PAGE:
Skin Cancer, the Ugly Duckling
By Riverside Medical Arts
A few years ago, I came across an old Disney cartoon entitled The Ugly Duckling. I recognized it as one I had seen as a child. As the story goes, a mother duck has many beautiful ducklings, but one does not look like the others. The odd looking duck is ostracized by his siblings. He is sad and lonely until he comes across some baby swans. Catching a glimpse of himself in the water, he recognizes that he is not a duck but is a swan. He joins the swan family and lives happily ever after.
The ugly duckling phenomenon can be a helpful tool in the detection of skin cancer. The concept is based on the Sesame Street principle that “one of these is not like the others.” When it comes to skin cancer, our spots frequently don’t look or act like other “normal” spots. Skin cancers generally are changing, growing over a few weeks or months, tender to touch, rough, itchy, darker in color, or just new and different. The goal is to find these spots early in their development in order to live skin-cancer free and happily ever after.
There are three principal types of skin cancer: basal cell carcinoma, squamous cell carcinoma, and malignant melanoma.
Basal cell carcinoma occurs most commonly on sun-exposed skin but can occur anywhere on the body. It frequently presents as a small, skin-colored or pink bump which grows very slowly. It can bleed with minimal trauma, such as washing or drying the face. Basal cell carcinoma is very slow growing and is treated with surgery. It rarely spreads to lymph nodes or other parts of the body. If left untreated, it can burrow into deeper tissues, becoming much more complicated to treat with surgery or radiation.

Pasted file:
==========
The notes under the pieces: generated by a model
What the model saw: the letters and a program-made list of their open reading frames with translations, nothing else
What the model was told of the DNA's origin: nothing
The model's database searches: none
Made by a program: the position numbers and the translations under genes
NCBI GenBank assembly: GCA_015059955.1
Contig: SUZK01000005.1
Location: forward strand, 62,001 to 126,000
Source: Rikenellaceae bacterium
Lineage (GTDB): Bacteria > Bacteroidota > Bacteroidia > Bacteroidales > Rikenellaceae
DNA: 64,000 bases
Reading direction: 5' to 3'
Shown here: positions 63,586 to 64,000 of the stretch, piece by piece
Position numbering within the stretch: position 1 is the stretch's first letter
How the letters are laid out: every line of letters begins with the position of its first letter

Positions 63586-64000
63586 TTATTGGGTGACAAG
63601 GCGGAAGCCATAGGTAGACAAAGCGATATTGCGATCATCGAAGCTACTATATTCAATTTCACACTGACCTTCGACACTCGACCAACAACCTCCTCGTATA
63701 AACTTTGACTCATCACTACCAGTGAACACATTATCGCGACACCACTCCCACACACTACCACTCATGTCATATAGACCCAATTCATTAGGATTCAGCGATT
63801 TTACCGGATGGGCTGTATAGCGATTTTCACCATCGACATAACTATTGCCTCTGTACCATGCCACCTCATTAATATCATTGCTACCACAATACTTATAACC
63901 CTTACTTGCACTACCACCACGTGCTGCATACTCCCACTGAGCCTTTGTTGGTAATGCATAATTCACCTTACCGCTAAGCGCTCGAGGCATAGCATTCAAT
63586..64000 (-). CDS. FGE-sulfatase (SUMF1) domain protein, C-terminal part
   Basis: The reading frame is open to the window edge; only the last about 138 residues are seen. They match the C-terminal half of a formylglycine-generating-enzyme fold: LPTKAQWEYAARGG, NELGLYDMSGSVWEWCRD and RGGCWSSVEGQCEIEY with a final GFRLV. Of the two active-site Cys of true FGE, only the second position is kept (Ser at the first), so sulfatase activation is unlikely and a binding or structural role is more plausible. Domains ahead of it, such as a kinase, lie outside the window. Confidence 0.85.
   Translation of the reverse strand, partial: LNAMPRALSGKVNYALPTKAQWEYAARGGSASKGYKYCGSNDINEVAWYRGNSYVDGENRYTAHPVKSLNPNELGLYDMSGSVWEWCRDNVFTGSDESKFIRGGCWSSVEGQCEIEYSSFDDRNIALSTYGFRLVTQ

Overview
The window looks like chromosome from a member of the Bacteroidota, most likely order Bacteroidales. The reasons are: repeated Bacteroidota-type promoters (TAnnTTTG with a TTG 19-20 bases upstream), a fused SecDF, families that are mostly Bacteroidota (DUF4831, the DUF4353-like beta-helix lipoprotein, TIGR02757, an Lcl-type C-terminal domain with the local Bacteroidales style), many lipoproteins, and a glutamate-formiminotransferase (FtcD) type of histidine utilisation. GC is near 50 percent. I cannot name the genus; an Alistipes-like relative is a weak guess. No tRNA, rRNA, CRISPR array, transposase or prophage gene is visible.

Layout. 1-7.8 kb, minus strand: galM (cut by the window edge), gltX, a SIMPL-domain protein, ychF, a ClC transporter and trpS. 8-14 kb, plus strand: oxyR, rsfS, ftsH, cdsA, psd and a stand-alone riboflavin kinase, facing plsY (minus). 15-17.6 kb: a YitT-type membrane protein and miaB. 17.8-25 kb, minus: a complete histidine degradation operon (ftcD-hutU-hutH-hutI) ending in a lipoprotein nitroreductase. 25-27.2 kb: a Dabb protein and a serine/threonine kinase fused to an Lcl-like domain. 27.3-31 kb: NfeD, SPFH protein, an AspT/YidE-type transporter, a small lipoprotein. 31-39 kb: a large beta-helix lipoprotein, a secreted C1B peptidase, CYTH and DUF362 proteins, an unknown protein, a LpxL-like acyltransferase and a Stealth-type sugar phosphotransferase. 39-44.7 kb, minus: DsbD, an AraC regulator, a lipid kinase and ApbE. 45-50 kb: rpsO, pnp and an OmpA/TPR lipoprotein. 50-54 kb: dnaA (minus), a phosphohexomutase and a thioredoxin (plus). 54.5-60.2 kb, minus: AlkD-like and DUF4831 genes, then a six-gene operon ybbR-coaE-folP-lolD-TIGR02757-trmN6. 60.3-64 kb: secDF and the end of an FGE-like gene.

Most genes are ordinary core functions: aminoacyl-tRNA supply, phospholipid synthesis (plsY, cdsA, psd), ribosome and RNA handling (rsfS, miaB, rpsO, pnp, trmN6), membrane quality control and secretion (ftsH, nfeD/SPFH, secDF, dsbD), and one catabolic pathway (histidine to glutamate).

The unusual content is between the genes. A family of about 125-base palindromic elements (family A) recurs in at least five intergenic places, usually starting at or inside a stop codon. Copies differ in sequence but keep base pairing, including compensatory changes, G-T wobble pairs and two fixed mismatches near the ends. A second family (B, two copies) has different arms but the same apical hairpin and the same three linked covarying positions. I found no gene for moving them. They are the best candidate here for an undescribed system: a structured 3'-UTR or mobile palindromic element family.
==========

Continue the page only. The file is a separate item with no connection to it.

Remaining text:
Squamous cell carcinoma is the second most common cancer of the skin. It occurs principally on the head and neck but can affect all parts of the body. It is generally easily treated with surgery, but unlike basal cell carcinoma, squamous cell carcinoma can spread to lymph nodes and other organs. High risk areas include the lips and ears. It usually appears as a red, scaly, tender-to-touch bump on the skin that can double in size over the course of just a few weeks.
Melanoma is the most deadly form of skin cancer and can occur anywhere on the body. Melanoma frequently presents as a new or changing brown or black spot on the skin. It can spread into lymph nodes and almost any other organ of the body. Melanoma can be fast or slow growing. It can arise in an old mole or present as a new mole.
The ABCDEs of moles are used to help patients determine if a mole needs to be seen by a dermatologist.
- Asymmetry: Melanoma lesions are often irregular or asymmetrical in shape.
- Border: Melanoma lesions usually have irregular borders that are difficult to define.
- Color: The presence of more than one color (blue, black, brown, tan, etc.) or the uneven distribution of color can sometimes be a warning sign of melanoma. Benign moles are usually a single shade of brown or tan.
- Diameter: Melanoma lesions are often larger than a pencil eraser.
- Evolution: Changing moles should be evaluated by a dermatologist. Generally, moles do not change visibly over short periods of time.
If you or a family member are concerned about an “ugly duckling” on your skin, don’t put off having it checked by a physician. Please call Riverside Medical Arts at (435) 628-6466 to schedule an appointment.